Womens Health Issues 2006 Sep-Oct;16(5):243-51
Ross Products Division, Abbott Laboratories, Columbus, Ohio, USA.
Background: In the United States, more new mothers are part of the work force than ever before. This trend has implications for many child-rearing practices, including breastfeeding.
Methods: Based on a national sample of new mothers (n = 228,000), this study considered the prevalence of the initiation and duration of breastfeeding to 6 months after delivery in 2003 among women who were employed full time, who worked part time, or who were not employed outside the home. Breastfeeding trends since 1984 were also considered.
Results: In 2003, at the national level, the prevalence of the initiation of breastfeeding and breastfeeding to 6 months after delivery were 66.0% and 32.8%, respectively. In the hospital, mothers who worked part time had a significantly (p <0.05) higher rate of breastfeeding (68.8%) than those who were employed full time (65.5%), or who were not employed (64.8%). Working full time had a (p <0.05) negative effect on breastfeeding duration. By 6 months after delivery, 26.1% of mothers employed full time, 36.6% of mothers working part time, and 35.0% of nonworking mothers breastfed their infant. Mothers who were not employed were more than twice as likely to breastfeed at 6 months than mothers who worked full time. Breastfeeding trends since 1984 indicated a large increase in the rate of breastfeeding at 6 months after delivery among full-time working mothers (204.5%). However, rates for these women have not yet reached those of mothers who worked part time or were not employed.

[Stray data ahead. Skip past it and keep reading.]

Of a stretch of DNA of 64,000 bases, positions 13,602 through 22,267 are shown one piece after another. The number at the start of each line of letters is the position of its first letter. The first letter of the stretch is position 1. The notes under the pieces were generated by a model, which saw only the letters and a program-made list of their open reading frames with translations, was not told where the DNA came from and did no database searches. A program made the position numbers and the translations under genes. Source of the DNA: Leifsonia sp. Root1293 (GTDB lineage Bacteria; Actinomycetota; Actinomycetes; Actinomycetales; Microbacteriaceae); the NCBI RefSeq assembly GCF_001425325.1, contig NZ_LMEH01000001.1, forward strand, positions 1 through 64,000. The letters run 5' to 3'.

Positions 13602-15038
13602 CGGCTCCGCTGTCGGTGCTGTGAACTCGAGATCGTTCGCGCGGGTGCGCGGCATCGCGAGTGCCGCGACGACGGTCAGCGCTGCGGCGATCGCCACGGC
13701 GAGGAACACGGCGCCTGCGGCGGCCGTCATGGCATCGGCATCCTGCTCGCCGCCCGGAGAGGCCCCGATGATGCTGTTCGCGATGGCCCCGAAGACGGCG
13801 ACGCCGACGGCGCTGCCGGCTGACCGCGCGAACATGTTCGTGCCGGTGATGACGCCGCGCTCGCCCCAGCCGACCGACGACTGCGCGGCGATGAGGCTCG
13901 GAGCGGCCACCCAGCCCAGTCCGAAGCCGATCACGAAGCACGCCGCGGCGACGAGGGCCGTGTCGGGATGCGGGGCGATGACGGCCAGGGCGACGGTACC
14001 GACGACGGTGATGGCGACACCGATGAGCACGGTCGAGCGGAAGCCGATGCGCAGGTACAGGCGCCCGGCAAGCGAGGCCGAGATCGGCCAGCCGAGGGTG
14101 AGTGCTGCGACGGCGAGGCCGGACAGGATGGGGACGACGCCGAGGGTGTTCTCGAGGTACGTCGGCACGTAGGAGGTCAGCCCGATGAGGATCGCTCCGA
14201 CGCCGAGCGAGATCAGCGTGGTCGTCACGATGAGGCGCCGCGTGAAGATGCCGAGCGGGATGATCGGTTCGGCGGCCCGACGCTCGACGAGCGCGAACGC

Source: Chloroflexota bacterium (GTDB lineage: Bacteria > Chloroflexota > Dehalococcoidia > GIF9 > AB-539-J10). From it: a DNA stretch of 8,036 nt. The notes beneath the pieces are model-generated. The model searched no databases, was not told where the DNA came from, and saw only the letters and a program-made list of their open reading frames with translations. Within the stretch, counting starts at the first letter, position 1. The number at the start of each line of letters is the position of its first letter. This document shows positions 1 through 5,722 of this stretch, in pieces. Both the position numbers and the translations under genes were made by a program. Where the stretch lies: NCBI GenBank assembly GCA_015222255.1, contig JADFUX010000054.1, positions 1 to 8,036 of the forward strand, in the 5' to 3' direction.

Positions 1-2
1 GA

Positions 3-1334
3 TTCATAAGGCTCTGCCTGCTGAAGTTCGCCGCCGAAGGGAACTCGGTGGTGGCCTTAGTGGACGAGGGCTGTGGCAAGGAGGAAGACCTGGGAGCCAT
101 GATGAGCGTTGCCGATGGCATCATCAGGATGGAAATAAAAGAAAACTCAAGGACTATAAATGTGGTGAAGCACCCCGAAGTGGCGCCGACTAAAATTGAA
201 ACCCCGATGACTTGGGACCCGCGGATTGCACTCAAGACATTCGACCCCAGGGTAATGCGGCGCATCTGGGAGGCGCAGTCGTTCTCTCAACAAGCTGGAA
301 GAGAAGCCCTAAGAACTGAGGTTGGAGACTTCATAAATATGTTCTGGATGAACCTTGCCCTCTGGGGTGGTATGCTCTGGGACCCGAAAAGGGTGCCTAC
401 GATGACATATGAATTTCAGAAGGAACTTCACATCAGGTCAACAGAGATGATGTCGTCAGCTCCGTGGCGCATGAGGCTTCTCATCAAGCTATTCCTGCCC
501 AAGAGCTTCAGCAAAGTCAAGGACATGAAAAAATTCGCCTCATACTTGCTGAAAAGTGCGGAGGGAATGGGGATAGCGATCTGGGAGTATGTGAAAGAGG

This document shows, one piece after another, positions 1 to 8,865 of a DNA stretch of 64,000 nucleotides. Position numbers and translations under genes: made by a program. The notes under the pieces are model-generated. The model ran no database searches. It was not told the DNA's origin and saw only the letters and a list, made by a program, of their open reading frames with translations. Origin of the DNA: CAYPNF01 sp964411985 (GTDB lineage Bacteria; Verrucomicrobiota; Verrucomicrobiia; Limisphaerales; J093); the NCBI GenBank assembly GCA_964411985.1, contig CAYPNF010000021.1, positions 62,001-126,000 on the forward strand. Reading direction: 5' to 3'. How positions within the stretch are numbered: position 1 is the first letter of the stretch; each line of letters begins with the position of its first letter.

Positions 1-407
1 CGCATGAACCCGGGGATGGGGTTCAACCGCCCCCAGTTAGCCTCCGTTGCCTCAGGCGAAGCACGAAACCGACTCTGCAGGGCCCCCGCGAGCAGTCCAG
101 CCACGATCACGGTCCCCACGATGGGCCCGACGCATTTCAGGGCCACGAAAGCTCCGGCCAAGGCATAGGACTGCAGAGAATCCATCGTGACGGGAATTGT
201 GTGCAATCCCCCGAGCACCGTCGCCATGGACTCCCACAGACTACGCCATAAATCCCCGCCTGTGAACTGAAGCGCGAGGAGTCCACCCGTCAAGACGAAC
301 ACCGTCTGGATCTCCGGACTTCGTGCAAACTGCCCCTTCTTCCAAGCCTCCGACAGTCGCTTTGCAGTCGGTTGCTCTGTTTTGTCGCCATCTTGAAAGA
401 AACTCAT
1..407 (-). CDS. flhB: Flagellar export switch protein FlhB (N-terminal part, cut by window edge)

Conclusions: To ensure that the Healthy People 2010 goals for breastfeeding are achieved (75% in the hospital and 50% at 6 months), programs designed to support working mothers who choose to breastfeed must be continued and strengthened.